Teachers on Haida Gwaii will be heading back to school on June 1, though it remains unclear when students will be joining them.
Speaking at the regular board of education meeting on Tuesday, SD50 superintendent Carey Stewart said the district would be bringing staff back next week to work from school on continuing services, such as online learning.
Stewart also said that, following Premier John Horgan and Education Minister Rob Fleming’s May 15 announcement about the expansion of in-class education, the district had released an Exposure Control Plan for COVID-19 on May 22, to plan proactively for the safety of SD50 employees, students and the community.
“As of May 19, the majority of students and the general public do not have regular access to schools,” the plan reads. “The plan considers measures to be taken should students enter schools in the future and will be updated as needed, and as more information is provided by the provincial health officer and the minister of education.”
“I’ve had some really good feedback from the school administrators … in regards to getting ourselves ready at the school level,” Stewart said of the plan, adding that it is a “live, working document,” and still needed to be shared with unions and community members.
“The idea here is to make sure that we’re all on the same page and make sure that we’re transparent.”
Stewart also addressed the fact that on May 21, Haida Nation President Gaagwiis Jason Alsop sent a letter to the district requesting that classrooms remain closed until the state of emergency enacted by the Council of the Haida Nation (CHN) on March 23 is lifted.
The state of local emergency is “historic and critical,” Alsop wrote in the letter, and “includes emergency measures in effect throughout Haida Territories until further notice.”
One of the emergency measures is physical distancing, he wrote, such that only those who live in the same household can have physical contact. Outside of the home, people must keep at least 2 metres away from others.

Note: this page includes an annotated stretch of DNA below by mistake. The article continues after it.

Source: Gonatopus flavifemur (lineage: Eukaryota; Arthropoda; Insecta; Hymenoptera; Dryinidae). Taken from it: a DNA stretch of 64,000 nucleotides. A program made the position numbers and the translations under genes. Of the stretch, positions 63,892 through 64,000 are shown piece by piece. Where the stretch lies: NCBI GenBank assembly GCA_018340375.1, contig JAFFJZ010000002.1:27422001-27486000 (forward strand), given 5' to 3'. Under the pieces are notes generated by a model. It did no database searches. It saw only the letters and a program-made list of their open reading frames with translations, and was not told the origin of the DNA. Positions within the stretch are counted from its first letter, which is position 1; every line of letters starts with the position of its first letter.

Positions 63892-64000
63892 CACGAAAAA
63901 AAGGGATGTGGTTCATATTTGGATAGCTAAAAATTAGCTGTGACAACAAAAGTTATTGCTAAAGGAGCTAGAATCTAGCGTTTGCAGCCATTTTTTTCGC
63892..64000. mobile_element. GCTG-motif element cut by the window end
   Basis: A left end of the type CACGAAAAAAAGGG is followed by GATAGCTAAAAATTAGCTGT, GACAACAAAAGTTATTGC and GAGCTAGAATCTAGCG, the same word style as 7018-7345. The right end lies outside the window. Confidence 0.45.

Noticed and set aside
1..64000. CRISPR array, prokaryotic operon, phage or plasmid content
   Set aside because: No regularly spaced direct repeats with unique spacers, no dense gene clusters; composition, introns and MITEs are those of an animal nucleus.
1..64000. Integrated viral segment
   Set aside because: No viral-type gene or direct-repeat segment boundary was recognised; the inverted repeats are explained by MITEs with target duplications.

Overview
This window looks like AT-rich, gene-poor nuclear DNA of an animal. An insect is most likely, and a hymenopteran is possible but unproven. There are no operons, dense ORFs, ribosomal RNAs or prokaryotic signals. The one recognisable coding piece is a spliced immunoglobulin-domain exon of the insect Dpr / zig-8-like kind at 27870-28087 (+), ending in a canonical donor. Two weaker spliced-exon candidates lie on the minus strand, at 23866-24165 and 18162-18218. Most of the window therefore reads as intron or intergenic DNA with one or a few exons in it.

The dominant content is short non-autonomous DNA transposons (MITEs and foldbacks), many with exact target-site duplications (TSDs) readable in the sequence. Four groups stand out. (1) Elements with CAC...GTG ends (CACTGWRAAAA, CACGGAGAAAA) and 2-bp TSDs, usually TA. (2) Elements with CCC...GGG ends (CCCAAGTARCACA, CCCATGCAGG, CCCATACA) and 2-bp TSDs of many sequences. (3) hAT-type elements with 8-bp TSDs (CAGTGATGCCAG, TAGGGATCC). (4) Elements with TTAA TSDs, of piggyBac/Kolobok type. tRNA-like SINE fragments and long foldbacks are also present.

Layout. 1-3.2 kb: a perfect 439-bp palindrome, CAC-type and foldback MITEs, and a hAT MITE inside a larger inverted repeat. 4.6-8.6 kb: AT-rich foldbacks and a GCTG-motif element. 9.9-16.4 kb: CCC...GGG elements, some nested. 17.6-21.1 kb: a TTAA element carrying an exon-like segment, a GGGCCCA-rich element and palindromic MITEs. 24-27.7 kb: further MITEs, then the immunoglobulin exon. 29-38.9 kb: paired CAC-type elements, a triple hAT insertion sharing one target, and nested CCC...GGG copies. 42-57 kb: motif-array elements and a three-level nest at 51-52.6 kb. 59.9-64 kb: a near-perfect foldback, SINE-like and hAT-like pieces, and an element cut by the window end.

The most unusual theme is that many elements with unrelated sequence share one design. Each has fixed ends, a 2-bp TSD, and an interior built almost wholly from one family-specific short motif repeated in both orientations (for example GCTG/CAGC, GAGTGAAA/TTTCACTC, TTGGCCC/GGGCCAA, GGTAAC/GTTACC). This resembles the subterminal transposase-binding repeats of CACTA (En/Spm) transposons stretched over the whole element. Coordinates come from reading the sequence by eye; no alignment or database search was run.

Alsop also cited the importance of safeguarding the health of elders and individuals with serious health issues, as well as the “severely limited” medical resources on-island.
“To prevent a potential outbreak and ease unnecessary strain on health-care services, the Haida Nation is continuing to limit gatherings, such as classrooms,” he wrote.
“In collaboration with all-island leaders, and with direction from the communities’ emergency operations centres, we strongly encourage School District No. 050 to continue with online learning through to the end of this school year. Due to the unprecedented threats to our communities, the Haida Nation respectfully requests that classrooms remain closed until the state of emergency has been lifted.”
During the board meeting, chair Roeland Denooij asked Stewart about the results of an online survey the district had sent to parents on May 19.
Stewart said that of the 253 parents who filled out the survey, 184 (72 per cent) said they wanted their children to receive in-class instruction.
Denooij noted that the survey had been sent prior to the district receiving Alsop’s letter and Stewart confirmed the district is “working with the CHN right now to come up with a common vision where students and parents would all feel safe that we could start opening up our schools.”
Denooij then addressed some parents who had joined the board meeting via videoconference.
“We want to share with you as much as we can and as soon as it’s available we will share that information with you,” he said.
According to the SD50 calendar for 2019/2020, the last day of school is June 25.
More to come.
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